Suprachoroidal Shunt: SOLX Gold Shunt

34 Suprachoroidal Shunt: SOLX Gold Shunt


Jessica E. Chan and Peter A. Netland


Case Presentation


A 72-year-old woman with advanced primary open-angle glaucoma was referred after placement of an EX-PRESS Glaucoma Filtration Device (Alcon, Fort Worth, TX) under the conjunctiva, without a partial-thickness scleral flap. The patient had noted blurry vision and discomfort in the left eye. She was functionally monocular, having lost central vision in the right eye due to glaucoma.


On examination, the vision was CF (counts fingers) OD and 20/200 OS. The intraocular pressure (IOP) was 15 mm Hg OD and 32 mm Hg OS. She had been using brinzolamide in both eyes b.i.d., bimatoprost in both eyes at bedtime, and Combigan in both eyes b.i.d., and was previously treated with a laser trabeculoplasty. The EX-PRESS implant had eroded through the conjunctiva, but there was no aqueous leak. The superior conjunctiva surrounding the device was immobile. There was focal hyperemia around the device. There was mild corneal edema, the anterior chamber was deep, the posterior chamber intraocular lens was centered, and there was advanced cupping of the disk with a grossly normal macula. Previous automated perimetry (Humphrey visual field, Swedish Interactive Threshold Algorithm [SITA] Standard, 30–2) had shown apparent loss of central fixation in the right eye with a central island of vision in the left eye, and a mean defect of –31.11 OD and –26.74 OS. Her previous best-corrected vision was 20/40 OS.


Because of the conjunctival scarring and erosion, the options for transscleral filtration were limited. The patient was treated with removal of the EX-PRESS device, closure of the fistula, debridement of the area, and closure of the conjunctiva, followed by implantation of a SOLX Gold Shunt (SOLX Inc., Waltham, MA) in the temporal quadrant. The IOP was 4 to 6 mm Hg in the immediate postoperative period, with no formation of choroidal effusions. After the first week, the IOP increased to the low teens. After several months, the IOP increased to the high teens and the patient was treated with digital massage and medical therapy. Over a period of several months, her best-corrected vision in the left eye returned to 20/40, which was her baseline vision (Fig. 34.1).


The Procedure


The above case is an example of the use of the SOLX Gold Shunt in a patient with advanced open-angle glaucoma refractory to primary glaucoma surgery. In addition to use as a secondary or tertiary procedure for glaucoma, the device potentially may be used for primary surgical treatment of glaucoma not responsive to medical or laser therapy. The SOLX Gold Shunt is a suprachoroidal shunt, designed to drain aqueous humor from the anterior chamber into the suprachoroidal space, with eventual drainage through the uveoscleral outflow pathway, obviating the need for a bleb. It has been approved for usage in Canada and CE Mark countries in Europe, and is currently under investigation in a Food and Drug Administration (FDA) multicenter clinical trial in the United States. It is a 24-karat-gold, nonvalved, flat-plate drainage device that has been found to be biocompatible and inert in the eye.1


The current model of the SOLX Gold Shunt is the third generation of the device; it became commercially available in 2010. The device is ~ 80 µm thick, weighs 9.2 mg, and is 5.5 mm long, with a 3.2-mm anterior width and a 2.1-mm posterior width. Previous versions of the device contained channels to direct aqueous flow and were primarily used to study safety. Previous versions of the device were called GMS (Gold Micro Shunt) and GMS+, whereas the current commercial device is simply called the SOLX Gold Shunt. The device has 100 internal posts, which enhance structural support while enabling aqueous humor to flow from the anterior entry point of the shunt in the anterior chamber to the posterior exit point of the shunt in the suprachoroidal space. The aqueous can flow freely around the posts and does not run through channels. Aqueous humor drains from the anterior side of the shunt placed in the anterior chamber, draining out the posterior side of the shunt in the suprachoroidal space. The free flow of aqueous around the internal posts in the SOLX Gold Shunt creates less flow resistance compared with prior generations of the device. Other improvements in this model include central fixation holes for easier implantation, increased tensile strength, and a preloaded inserter to improve handling (Fig. 34.2).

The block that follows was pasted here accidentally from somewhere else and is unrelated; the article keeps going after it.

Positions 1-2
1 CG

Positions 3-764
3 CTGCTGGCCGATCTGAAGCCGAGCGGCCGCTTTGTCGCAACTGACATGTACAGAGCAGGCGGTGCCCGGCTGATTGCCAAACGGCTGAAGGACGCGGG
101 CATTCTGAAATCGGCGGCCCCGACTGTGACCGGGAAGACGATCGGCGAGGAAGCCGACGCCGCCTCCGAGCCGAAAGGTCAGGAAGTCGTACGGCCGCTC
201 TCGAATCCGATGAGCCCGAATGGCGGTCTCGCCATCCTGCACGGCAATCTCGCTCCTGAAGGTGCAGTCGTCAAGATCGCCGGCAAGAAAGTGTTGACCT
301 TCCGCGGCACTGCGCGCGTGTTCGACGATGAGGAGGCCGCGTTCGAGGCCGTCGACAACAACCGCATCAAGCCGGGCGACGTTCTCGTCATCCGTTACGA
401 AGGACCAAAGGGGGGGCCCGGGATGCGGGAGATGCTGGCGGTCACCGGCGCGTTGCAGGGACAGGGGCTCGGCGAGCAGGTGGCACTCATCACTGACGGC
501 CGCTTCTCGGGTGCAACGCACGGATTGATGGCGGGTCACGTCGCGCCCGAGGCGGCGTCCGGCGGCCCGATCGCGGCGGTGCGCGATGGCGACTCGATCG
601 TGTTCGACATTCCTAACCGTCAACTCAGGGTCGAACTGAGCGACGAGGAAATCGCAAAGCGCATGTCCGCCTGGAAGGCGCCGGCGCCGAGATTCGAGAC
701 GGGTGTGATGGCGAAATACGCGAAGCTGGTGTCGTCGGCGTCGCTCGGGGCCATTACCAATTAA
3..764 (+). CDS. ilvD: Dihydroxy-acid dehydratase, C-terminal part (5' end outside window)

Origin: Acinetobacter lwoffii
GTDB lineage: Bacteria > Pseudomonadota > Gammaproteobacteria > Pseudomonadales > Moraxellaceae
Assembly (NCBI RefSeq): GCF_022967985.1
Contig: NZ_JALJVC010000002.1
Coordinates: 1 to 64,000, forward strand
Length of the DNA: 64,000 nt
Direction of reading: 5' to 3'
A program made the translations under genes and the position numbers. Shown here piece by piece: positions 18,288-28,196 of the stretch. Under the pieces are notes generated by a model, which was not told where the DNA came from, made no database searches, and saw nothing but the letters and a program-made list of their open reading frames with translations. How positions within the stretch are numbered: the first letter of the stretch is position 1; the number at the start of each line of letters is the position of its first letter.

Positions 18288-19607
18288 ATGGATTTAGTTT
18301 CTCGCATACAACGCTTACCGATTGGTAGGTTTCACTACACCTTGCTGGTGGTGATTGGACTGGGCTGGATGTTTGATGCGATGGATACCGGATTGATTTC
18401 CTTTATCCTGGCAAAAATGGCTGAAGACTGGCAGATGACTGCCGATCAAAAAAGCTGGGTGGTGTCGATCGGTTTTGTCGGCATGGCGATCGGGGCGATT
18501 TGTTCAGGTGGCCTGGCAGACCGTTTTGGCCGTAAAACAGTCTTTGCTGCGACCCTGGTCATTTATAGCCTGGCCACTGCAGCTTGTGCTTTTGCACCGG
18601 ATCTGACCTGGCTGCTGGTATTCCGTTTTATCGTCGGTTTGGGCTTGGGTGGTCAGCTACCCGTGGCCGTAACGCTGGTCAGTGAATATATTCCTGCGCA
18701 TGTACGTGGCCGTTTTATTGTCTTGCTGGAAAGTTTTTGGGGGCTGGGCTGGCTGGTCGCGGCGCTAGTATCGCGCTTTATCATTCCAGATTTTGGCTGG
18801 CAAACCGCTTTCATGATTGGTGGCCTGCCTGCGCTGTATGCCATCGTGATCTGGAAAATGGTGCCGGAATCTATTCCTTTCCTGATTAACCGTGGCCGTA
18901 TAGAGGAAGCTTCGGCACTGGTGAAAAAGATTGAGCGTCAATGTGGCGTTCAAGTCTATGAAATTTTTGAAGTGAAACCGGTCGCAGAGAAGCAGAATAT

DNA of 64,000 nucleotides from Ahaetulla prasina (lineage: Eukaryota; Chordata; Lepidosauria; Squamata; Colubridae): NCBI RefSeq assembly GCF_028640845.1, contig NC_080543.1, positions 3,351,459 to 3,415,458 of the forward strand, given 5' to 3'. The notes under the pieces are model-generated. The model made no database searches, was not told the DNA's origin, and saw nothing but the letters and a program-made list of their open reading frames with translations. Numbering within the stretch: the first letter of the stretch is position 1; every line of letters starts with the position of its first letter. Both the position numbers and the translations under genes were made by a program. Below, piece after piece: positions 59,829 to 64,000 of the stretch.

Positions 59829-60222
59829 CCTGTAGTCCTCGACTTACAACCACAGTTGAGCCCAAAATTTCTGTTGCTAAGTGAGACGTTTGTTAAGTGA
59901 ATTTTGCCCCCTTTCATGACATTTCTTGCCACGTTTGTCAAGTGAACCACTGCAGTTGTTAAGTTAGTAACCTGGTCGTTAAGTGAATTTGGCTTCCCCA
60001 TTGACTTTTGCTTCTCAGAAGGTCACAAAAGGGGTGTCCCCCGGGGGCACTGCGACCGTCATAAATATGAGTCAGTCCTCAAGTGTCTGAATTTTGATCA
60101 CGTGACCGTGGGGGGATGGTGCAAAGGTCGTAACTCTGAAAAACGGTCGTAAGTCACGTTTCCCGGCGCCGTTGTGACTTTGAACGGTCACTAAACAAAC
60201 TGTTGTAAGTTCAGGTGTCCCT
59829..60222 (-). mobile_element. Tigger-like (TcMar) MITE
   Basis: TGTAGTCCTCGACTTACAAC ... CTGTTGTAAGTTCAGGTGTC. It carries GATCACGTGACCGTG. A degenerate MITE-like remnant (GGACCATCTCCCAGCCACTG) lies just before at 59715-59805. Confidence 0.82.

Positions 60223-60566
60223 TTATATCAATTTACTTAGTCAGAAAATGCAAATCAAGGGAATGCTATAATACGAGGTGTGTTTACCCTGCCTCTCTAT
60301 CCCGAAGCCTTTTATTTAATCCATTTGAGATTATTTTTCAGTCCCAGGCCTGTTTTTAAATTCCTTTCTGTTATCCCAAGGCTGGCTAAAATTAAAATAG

Rationale Behind the Procedure


Filtering procedures such as trabeculectomy and glaucoma drainage implants are currently the standard surgical approaches in the treatment of glaucoma. Both procedures are dependent on the formation of a filtering bleb, which has several well-known potential complications, including leakage with hypotony, subconjunctival fibrosis, bleb encapsulation, blebitis, and endophthalmitis.2 A bleb-less surgical approach that uses an alternative pathway for aqueous outflow would potentially avoid complications that can lead to poor outcomes.


A natural pressure gradient of 1 to 5 mm has been found to exist between the anterior chamber and the suprachoroidal space.3 Using a cynomolgus monkey model, Emi et al3 found that this pressure differential correspondingly increased with higher IOP levels when the anterior chamber and the suprachoroidal space was directly cannulated. It could then be inferred that a device connecting these two spaces could take advantage of this pressure gradient to directly lower the IOP, with subsequent flow of aqueous humor through the uveoscleral pathway. The SOLX Gold Shunt uses this approach to augment uveoscleral outflow from the anterior chamber to the suprachoroidal space, without bleb formation.